• Driven to Suicide: Griffin's father, after Griffin stole money from him to fund his work.
  • Eagle Land: Somewhat interestingly, the only customer in the Jolly Cricketers who carries a personal firearm is a visiting American.
  • The End... Or Is It?: Zig-Zagged. Thomas Marvel keeps the money that Griffin stole and uses it to open his own inn. On his days off, he locks himself in his study and reads the notebooks which are still in his possession, with the intent of one day replicating Griffin's work. However, several pages have been washed and Marvel has no understanding of advanced scientific formulas or Latin, so it is unlikely anything will come from this.
  • Evil-Detecting Dog: When Griffin's packages arrive at the Coach and Horses, the cart driver's dog bites Griffin.
  • Funetik Aksent: Many of the characters' accents are written phonetically. One example being that Mrs. Hall calls her husband "Gearge" (George).
  • Gratuitous Laboratory Flasks: Griffins orders a crap ton of lab equipment to fill his room at the inn with, in a chapter appropriately titled "The Thousand and One Bottles", wherein Griffin drives Mr. and Mrs. Hall nuts with how much chemistry equipment he sees fit to fill his room at their inn with. And apparently he had to get a lot of his stuff on the fly, since, aside from a rack of test tubes and a laboratory-grade scale, most of the stuff he's using is repurposed from more conventional household items including salad oil bottles.
  • Groin Attack: When fleeing Kemp's house, Griffin gives Colonel Adye a good kick to the nuts (while simultaneously choking him and knocking him down the stairs!).
  • Hair-Trigger Temper: Griffin. Lampshaded by Kemp after he finds that Griffin has overturned his nightstand:
    "Fit of temper," said the Invisible Man. "Forgot this arm; and it's sore."
    "You're rather liable to that sort of thing."
    "I am."
  • Harbinger of Impending Doom: Dr. Kemp at first ignores a terrified local who runs around yelling, "'Visible Man a-coming!" but soon learns better.
  • Hard-to-Light Fire: Griffin's first experience sneaking around invisibly occurs because, having prepared to ignite his apartment and destroy all clues to what he's been up to, he realizes he has no matches and needs to swipe some from downstairs.
  • Have a Gay Old Time: The original subtitle "A Grotesque Romance." "Romance" in this sense referred to the fact the story was going to be unrealistic. Wells, after all, was known for calling his science fiction work "scientific romances."
    • Iping is also described as "gay with bunting" for Whit-Monday.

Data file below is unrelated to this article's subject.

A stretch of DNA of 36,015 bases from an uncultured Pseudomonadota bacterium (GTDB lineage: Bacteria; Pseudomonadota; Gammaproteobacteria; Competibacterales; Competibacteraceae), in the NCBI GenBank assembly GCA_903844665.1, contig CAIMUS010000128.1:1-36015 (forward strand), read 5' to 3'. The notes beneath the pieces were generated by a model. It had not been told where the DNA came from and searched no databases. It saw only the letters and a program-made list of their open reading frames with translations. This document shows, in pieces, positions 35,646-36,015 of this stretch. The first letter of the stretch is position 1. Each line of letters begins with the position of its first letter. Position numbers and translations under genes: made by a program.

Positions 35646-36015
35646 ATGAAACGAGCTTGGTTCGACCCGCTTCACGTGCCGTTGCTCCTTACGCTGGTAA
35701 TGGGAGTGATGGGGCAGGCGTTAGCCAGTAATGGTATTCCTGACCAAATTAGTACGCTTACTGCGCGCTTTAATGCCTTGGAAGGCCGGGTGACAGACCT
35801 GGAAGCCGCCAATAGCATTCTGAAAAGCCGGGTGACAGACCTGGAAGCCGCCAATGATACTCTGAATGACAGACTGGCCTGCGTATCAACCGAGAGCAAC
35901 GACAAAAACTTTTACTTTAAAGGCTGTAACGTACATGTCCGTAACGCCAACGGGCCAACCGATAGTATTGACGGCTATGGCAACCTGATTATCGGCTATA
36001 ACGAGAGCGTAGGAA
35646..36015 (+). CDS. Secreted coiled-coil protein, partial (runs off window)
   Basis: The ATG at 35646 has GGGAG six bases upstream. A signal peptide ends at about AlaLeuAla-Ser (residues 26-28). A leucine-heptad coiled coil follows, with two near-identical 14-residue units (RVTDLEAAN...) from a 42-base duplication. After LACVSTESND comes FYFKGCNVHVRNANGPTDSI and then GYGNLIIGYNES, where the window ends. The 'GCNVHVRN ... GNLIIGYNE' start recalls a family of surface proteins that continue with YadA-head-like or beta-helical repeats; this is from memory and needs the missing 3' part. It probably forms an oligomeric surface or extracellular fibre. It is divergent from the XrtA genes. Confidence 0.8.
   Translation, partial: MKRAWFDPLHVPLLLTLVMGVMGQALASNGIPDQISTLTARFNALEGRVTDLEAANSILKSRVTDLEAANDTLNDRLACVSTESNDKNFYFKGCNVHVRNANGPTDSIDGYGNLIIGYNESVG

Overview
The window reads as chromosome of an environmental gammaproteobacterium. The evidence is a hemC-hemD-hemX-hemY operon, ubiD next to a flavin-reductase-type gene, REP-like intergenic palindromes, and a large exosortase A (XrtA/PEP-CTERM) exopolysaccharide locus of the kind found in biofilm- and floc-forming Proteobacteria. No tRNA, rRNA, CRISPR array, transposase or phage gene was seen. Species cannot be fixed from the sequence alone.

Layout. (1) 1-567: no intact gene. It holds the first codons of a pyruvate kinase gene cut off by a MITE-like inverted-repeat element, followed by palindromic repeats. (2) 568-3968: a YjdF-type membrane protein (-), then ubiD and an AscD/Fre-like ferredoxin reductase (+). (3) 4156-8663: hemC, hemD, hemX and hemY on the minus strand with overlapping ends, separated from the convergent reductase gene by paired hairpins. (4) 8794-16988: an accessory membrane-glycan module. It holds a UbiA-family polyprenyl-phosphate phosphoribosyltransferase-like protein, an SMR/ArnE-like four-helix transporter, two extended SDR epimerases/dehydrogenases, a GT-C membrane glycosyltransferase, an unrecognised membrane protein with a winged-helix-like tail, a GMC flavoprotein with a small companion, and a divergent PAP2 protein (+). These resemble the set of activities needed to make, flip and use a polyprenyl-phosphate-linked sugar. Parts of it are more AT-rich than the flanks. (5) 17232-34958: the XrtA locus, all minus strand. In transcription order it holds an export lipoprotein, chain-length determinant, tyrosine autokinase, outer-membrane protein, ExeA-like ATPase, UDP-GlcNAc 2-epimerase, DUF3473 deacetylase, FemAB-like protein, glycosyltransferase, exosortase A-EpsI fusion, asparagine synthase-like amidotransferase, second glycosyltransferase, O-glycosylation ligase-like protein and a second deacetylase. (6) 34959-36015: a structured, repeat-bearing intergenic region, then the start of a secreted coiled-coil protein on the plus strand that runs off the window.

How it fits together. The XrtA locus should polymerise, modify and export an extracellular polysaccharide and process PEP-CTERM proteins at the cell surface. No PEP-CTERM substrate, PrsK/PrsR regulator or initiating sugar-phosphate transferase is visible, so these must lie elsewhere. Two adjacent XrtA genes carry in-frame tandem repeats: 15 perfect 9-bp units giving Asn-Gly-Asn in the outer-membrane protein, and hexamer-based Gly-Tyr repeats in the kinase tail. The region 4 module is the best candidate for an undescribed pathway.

• Hero Antagonist: Griffin gets far more focus than any other character in the novel, while Dr. Kemp is ultimately the one to foil him. From Griffin's perspective, Kemp is a traitor and a villain, but to everyone else, their roles are obviously switched.
  • Improvised Weapon: Throughout the book, Griffin and his enemies all frequently make use of whatever is to hand in order to defend themselves or to attack.
  • Inhuman Eye Concealers: Griffin usually augments his Bandaged Face with dark glasses in order to conceal his invisible eyes - either so he can hide his true nature while in public or so he can make himself easier to talk to in private conversations. This is usually the case in adaptations of the story as well.
  • Invisible Jerkass: And Jerkass is a very charitable way to describe Griffin.
  • Invisible Stomach, Visible Food: the Trope Codifier.
    • Food eaten by someone invisible is visible until it is digested. A bit eerie. And useful for seeing said people.
    • Griffin smokes a cigar at one point, and Kemp can see the smoke swirling around inside his mouth and nasal passages.
  • Invisible Streaker
  • Invisibility
  • It's All About Me: Griffin is a classic sociopath in that he doesn't give a damn about anyone but himself. Over the course of the book he commits multiple counts of theft, arson, and at least one murder (with several others attempted and one possible: he didn't bother to check if the man survived) and all the while the main theme of his conversation with Kemp is about how unfair the world is to him.
  • Laughing Mad
  • Lovable Coward: Thomas Marvel.
  • Mad Scientist: Although he really flips out when he turns invisible, Griffin's brain was clearly being consumed by his project long before that. When he returns to his hometown for his father's funeral, he wanders around in what would be now called a dissociative state.